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Monthly Archives: March 2020

It’s Been There All Along


My intuitive mind told me this but it was so surprising. I asked how long I had been this way and it told me that I have been this way since third grade. Hmmm, first grade I was too young and in second grade I had a really good female teacher. We didn’t keep them long because if they got married they couldn’t teach. First, a woman gets married and then she gets pregnant of course and no decent woman paraded her pregnancy in front of innocent little children. All the rest of my parochial school teachers were male.

When I got in trouble in grade school, it began with defiant anger and ended with a waterfall of tears. The swing went from one mood to the other. Quite a big change. I would go home having been in trouble in school again. I did not tell my parents this of course (because I would get in trouble again) and hid or destroyed the notes that were sent home with me. Good thing there weren’t computers and cell phones then. I love you Dear Jesus but you couldn’t keep me from getting in trouble again. It didn’t matter how ashamed I felt or the amount of snot that my nose rubbed on my upper arms and sleeves. There it happened again. I just couldn’t help getting in trouble again. I remember sitting on a church bench or folding chair while my parents talked to my teacher about my bad behavior. I just couldn’t help getting into trouble. And that would be about in third grade.!

It wasn’t long before it became a hopeless or helpless situation. “Trouble” was my name and teachers tried to keep me busy to keep me out of trouble. I had no trouble with the schoolwork and became bored while the teachers endlessly drilled the students who couldn’t get it. I was imaginative and ingenious. I read endlessly and finished the school libraries in each of my classrooms. I loved art and once left cupids I created for a Valentine’s day display with bare spots between their legs. I had to redo them and put ribbons down there. I also remember being given the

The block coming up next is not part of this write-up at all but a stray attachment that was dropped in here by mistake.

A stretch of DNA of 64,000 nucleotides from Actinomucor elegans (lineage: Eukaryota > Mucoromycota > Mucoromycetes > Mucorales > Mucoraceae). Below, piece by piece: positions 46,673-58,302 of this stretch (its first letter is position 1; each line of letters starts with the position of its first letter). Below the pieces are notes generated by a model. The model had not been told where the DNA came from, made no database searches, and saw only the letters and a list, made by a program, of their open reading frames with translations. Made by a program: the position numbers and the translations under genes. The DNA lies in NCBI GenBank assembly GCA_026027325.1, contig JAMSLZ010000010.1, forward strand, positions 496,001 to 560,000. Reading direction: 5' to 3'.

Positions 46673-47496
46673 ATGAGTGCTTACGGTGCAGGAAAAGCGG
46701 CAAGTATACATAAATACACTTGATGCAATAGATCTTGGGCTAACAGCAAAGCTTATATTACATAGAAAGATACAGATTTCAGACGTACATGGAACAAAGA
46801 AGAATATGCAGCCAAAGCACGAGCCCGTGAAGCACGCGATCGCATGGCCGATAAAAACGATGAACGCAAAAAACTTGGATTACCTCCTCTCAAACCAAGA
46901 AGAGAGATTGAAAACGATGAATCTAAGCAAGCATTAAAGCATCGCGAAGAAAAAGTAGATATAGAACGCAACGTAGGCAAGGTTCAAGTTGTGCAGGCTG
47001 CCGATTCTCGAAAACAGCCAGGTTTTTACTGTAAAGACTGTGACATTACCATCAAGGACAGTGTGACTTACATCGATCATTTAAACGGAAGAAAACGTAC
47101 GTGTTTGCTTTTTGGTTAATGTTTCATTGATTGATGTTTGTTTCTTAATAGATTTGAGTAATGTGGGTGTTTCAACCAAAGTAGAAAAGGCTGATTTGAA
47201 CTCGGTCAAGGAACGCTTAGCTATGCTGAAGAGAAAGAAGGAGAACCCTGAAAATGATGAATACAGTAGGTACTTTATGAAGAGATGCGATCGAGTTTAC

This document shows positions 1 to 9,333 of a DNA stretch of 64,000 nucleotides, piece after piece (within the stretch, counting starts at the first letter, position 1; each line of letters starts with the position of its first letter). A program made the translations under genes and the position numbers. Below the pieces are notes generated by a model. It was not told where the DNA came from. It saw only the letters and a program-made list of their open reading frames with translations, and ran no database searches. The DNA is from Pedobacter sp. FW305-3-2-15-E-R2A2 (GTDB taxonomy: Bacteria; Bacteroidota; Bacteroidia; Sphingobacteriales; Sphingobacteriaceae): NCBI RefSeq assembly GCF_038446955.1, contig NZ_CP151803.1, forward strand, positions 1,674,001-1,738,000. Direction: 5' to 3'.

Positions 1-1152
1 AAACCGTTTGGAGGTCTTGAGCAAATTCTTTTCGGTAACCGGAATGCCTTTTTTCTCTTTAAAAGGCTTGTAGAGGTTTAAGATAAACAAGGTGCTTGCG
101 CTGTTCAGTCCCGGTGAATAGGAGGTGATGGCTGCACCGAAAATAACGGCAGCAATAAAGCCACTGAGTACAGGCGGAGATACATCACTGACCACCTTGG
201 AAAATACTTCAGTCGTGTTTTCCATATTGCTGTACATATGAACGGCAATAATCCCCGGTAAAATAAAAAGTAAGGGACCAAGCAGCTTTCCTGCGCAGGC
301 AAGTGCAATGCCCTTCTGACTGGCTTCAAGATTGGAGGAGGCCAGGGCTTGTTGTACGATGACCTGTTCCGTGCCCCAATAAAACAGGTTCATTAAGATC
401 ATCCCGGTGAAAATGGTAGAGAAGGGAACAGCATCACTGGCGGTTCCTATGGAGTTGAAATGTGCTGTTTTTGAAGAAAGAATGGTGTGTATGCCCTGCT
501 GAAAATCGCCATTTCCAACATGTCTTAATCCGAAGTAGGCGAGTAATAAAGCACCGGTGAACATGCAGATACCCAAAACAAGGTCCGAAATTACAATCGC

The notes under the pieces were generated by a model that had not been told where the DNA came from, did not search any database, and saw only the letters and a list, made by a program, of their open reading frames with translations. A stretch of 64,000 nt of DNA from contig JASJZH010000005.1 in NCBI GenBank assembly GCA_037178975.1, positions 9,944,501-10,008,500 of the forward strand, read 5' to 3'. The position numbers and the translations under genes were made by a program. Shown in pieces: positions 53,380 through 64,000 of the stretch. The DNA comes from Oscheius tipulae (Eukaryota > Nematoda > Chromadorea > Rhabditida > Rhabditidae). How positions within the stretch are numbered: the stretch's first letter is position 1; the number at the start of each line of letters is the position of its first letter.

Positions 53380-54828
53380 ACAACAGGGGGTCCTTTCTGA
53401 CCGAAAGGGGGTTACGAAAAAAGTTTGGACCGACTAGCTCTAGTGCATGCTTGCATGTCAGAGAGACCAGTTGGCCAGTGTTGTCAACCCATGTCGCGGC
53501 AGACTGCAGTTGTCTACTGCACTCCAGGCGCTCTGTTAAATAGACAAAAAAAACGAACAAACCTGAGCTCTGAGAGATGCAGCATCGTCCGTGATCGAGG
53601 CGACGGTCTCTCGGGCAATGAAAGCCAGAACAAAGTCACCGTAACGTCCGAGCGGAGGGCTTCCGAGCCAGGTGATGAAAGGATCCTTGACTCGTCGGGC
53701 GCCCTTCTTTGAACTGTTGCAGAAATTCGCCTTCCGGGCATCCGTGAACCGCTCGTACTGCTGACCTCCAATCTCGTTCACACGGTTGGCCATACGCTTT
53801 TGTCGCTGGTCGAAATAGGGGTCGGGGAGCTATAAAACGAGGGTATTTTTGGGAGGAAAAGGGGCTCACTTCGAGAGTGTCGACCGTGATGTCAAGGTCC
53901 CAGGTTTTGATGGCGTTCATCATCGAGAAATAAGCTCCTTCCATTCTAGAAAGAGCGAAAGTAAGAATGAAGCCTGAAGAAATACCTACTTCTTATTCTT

Wechsler Intelligence Test For Children in grade school. I guess because they couldn’t figure me out any other way.

At the spritely age of 76, that has been a long time to be Bipolar altering periods of manic behavior with periods of depression to put it simply. I never thought of myself as bipolar as my first glimpses of Manic-Depressives were in the State Hospital working summers in college in the state hospital. Bipolar wasn’t a popular word until long after I finished graduate school. The behavior of Manic-Depressives was much more exaggerated than what consists of manic behavior now or depressive behavior now. My second summer at the state hospital, we had a man at the ward who was manic-depressive. He pinched one of the nurse’s large boobs to see if they were real. When he was depressive, he regressed into himself and did nothing in group therapy. It was then his wife took him home as that was normal behavior for her husband.